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Series: The Story of Science

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Works (7)

TitlesOrder
Aristotle Leads the Way by Joy Hakim1
Newton at the Center by Joy Hakim2
Einstein Adds a New Dimension by Joy Hakim3
Teacher's Quest Guide: Aristotle Leads the Way (The Story of Science) by Johns Hopkins University101
Teacher's Quest Guide: Newton at the Center (The Story of Science) by The Johns Hopkins University102
Student's Quest Guide: Aristotle Leads the Way (The Story of Science) by Johns Hopkins University201
Student's Quest Guide: Newton at the Center (The Story of Science) by The Johns Hopkins University202

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Recommendations

  1. Fizz, Bubble & Flash!: Element Explorations & Atom Adventures for Hands-On Science Fun! (Williamson Kids Can! Series) by Ph.D. Anita Brandolini (2003)
  2. Einstein's Mistakes: The Human Failings of Genius by Hans C. Ohanian (2008)
  3. The Kingfisher Science Encyclopedia by Charles Taylor (1991)
  4. The Story of the World: Activity Book Two: The Middle Ages by Susan Wise Bauer (2003)
  5. The Adventures of Penrose the Mathematical Cat by Theoni Pappas (1997)
  6. Archimedes and the Door of Science by Jeanne Bendick (1995)
  7. Constructing the Universe by David Layzer (1984)
  8. All the People by Joy Hakim (1995)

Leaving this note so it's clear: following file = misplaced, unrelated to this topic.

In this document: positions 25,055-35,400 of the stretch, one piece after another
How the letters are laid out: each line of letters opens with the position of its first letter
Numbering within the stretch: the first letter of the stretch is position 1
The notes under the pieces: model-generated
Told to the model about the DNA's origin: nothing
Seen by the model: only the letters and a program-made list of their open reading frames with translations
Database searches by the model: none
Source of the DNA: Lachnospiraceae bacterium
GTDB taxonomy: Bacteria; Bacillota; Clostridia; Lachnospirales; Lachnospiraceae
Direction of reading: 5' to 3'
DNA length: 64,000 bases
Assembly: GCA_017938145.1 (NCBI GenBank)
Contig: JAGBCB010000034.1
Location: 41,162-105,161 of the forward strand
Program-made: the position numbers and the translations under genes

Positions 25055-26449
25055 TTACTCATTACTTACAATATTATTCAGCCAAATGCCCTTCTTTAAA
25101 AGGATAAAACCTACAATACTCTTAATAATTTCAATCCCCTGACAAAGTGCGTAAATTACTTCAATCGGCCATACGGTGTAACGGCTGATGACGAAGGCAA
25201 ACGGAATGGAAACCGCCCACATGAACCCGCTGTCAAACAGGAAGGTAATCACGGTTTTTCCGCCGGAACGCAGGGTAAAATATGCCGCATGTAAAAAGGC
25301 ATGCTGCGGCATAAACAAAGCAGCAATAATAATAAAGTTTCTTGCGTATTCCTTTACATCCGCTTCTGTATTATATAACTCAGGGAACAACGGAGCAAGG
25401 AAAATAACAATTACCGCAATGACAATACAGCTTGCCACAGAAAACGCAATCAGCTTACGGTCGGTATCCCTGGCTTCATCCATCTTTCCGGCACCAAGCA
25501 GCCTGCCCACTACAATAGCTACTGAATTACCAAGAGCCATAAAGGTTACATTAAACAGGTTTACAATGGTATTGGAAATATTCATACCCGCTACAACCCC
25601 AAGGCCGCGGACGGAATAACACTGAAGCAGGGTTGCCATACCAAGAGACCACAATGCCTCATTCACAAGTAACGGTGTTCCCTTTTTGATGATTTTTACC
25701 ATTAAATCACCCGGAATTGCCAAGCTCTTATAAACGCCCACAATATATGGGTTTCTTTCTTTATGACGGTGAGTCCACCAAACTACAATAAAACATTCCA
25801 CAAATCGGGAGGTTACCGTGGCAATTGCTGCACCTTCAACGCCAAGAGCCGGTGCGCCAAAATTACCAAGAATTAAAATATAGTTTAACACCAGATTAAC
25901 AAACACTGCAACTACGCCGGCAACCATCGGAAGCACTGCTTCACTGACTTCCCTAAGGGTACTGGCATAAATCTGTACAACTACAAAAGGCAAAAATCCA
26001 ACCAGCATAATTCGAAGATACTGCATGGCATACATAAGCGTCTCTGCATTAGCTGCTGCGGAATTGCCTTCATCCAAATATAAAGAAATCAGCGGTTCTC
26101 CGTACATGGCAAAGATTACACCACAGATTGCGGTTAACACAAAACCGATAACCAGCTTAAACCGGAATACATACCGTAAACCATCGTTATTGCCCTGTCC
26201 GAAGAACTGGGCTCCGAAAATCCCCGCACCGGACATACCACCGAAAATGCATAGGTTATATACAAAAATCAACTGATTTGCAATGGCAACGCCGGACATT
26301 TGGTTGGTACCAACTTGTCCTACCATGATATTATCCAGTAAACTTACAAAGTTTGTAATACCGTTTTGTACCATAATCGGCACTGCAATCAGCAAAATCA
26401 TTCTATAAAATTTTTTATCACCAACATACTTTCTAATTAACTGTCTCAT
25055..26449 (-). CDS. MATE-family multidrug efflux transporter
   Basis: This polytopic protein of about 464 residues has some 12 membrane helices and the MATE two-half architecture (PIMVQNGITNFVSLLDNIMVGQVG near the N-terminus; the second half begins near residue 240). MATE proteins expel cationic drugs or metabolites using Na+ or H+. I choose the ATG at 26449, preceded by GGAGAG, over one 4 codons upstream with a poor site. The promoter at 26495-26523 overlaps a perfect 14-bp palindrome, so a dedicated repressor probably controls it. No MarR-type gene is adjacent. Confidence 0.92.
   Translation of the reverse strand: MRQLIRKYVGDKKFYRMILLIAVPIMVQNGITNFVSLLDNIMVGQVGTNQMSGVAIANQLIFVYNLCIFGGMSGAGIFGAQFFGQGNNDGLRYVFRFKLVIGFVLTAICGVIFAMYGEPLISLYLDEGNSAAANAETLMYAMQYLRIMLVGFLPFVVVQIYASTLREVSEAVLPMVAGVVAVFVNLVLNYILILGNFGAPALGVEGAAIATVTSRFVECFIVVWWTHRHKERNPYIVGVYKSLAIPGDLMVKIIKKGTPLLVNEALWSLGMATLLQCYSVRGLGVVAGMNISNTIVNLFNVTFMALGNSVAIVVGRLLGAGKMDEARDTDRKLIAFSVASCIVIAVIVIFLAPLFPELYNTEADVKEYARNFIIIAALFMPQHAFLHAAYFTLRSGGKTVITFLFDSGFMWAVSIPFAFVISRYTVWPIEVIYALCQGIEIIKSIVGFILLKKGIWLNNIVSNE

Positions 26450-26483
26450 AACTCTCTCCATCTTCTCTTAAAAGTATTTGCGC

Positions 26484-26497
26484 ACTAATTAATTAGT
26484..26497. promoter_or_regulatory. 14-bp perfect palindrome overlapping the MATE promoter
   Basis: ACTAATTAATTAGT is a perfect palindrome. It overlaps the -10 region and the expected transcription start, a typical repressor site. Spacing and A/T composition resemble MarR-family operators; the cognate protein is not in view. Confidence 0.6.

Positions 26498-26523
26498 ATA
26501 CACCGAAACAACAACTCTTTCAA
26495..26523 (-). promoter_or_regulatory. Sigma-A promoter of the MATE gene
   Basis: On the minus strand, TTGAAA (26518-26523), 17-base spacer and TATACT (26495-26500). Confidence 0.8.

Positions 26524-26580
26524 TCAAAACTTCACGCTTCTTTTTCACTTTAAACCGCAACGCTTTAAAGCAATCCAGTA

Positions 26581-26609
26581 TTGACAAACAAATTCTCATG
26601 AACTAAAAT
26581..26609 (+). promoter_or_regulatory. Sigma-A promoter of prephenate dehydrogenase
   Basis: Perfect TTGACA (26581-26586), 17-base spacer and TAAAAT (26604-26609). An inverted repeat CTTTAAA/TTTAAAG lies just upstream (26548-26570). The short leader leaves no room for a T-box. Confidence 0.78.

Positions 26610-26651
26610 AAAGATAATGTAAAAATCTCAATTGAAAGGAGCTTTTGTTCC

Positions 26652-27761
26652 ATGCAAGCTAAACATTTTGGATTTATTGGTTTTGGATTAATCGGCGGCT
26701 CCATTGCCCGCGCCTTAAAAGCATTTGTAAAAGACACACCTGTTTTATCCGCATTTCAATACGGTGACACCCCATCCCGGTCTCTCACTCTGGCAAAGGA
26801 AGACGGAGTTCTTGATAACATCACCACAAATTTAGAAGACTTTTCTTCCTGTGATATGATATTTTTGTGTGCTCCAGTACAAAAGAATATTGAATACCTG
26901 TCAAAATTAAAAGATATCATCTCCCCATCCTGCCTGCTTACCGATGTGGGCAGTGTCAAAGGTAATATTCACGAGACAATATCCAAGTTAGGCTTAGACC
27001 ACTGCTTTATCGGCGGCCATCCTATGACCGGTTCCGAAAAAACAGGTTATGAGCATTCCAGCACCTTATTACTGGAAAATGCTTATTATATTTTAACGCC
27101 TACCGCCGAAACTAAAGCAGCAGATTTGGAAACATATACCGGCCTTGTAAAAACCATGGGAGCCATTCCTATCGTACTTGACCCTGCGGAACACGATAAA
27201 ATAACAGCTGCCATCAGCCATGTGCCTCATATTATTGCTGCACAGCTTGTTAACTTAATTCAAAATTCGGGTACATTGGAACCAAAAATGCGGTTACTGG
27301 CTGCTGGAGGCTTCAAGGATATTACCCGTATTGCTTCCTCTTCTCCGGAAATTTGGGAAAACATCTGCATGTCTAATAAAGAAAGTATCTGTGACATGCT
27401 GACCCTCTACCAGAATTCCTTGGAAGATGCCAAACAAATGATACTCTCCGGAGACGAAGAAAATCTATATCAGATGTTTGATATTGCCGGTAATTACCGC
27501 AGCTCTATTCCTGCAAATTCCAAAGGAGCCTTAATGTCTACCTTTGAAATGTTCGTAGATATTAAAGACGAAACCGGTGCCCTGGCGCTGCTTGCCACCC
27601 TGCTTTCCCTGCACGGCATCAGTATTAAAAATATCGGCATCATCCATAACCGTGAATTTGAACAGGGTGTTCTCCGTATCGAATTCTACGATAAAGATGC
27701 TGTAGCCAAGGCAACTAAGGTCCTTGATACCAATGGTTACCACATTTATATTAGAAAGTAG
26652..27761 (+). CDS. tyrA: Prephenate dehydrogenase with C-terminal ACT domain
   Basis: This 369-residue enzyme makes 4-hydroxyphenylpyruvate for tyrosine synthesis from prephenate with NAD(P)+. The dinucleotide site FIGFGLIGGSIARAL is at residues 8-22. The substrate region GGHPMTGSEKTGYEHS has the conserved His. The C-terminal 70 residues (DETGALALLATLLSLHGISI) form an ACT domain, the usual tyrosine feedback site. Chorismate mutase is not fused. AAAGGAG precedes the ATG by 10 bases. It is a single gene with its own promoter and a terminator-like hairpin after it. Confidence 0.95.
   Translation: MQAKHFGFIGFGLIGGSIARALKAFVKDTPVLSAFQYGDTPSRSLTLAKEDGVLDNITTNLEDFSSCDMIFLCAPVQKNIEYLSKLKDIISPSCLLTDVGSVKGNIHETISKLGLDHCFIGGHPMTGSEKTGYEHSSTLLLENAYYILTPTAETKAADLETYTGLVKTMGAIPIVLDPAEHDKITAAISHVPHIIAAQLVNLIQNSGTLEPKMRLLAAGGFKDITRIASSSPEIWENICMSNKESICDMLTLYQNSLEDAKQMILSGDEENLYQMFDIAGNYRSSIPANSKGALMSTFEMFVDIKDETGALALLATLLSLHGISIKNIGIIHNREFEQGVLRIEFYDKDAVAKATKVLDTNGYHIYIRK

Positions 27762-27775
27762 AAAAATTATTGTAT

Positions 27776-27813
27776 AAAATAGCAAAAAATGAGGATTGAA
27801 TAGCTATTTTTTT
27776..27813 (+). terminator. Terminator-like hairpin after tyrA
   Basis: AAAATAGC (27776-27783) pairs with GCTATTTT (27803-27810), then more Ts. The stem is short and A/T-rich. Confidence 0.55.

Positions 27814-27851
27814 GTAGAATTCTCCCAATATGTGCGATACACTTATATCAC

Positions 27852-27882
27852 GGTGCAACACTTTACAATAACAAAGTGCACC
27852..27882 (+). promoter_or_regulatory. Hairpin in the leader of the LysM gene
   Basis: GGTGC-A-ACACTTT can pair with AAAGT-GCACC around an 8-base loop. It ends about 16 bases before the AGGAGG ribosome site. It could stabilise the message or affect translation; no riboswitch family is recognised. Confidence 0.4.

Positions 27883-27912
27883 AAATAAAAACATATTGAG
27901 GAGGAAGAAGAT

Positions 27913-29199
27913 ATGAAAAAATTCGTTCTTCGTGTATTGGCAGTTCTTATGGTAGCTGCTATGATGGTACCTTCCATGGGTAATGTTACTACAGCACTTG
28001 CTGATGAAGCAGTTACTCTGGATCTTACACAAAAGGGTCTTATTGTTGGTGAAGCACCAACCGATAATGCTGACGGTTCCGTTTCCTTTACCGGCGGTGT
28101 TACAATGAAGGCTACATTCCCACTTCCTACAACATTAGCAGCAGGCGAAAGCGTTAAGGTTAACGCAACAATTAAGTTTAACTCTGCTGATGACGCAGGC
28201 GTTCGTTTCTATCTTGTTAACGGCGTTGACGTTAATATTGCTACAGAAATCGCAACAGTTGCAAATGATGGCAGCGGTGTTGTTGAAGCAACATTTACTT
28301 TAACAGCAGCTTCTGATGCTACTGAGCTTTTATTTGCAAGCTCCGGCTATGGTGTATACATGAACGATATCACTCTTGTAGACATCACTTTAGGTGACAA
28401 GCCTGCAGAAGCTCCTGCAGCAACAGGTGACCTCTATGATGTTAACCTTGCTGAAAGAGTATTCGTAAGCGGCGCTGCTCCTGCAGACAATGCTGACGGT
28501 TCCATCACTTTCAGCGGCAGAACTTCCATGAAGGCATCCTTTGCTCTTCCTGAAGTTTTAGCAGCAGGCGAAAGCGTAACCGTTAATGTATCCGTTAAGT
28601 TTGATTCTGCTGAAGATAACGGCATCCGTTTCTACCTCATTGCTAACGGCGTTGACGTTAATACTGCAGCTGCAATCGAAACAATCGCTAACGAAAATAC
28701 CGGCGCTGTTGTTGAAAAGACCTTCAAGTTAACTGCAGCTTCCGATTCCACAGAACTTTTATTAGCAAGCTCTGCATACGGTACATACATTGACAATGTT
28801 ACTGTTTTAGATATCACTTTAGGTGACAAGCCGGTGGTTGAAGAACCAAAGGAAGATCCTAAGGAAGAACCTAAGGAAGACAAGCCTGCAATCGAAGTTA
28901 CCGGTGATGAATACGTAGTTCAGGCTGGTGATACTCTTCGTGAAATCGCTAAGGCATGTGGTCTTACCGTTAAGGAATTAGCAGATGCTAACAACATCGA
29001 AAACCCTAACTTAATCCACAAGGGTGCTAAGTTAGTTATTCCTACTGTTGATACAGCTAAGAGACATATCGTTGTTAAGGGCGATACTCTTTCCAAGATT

9. Mathematicians Are People, Too, Volume 1 by Luetta Reimer (1990)
  10. The Story of the World: History for the Classical Child, Volume 1: Ancient Times, From the Earliest Nomads to the Last Roman Empire by Susan Wise Bauer (2001)
  11. The Universe of Galileo and Newton by William Bixby (1966)
  12. Einstein Defiant by Edmund Blair Bolles (2003)
  13. Dr. Art's Guide to Science: Connecting Atoms, Galaxies, and Everything in Between by Art Sussman Ph.D. (2006)
  14. The Periodic Table: Elements with Style! by Simon Basher (2007)
  15. Early Greek Science: Thales to Aristotle by G. E. R. Lloyd (1970)

Series description

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Series?!

How do series work?

To create a series or add a work to it, go to a "work" page. The "Common Knowledge" section now includes a "Series" field. Enter the name of the series to add the book to it.

Works can belong to more than one series. In some cases, as with Chronicles of Narnia, disagreements about order necessitate the creation of more than one series.

Tip: If the series has an order, add a number or other descriptor in parenthesis after the series title (eg., "Chronicles of Prydain (book 1)"). By default, it sorts by the number, or alphabetically if there is no number. If you want to force a particular order, use the | character to divide the number and the descriptor. So, "(0|prequel)" sorts by 0 under the label "prequel."

What isn't a series?

Series was designed to cover groups of books generally understood as such (see Wikipedia: Book series). Like many concepts in the book world, "series" is a somewhat fluid and contested notion. A good rule of thumb is that series have a conventional name and are intentional creations, on the part of the author or publisher. For now, avoid forcing the issue with mere "lists" of works possessing an arbitrary shared characteristic, such as relating to a particular place. Avoid series that cross authors, unless the authors were or became aware of the series identification (eg., avoid lumping Jane Austen with her continuators).

Also avoid publisher series, unless the publisher has a true monopoly over the "works" in question. So, the Dummies guides are a series of works. But the Loeb Classical Library is a series of editions, not of works.

Helpers

SimoneA (5), chanale (3), almoadhadi (1)
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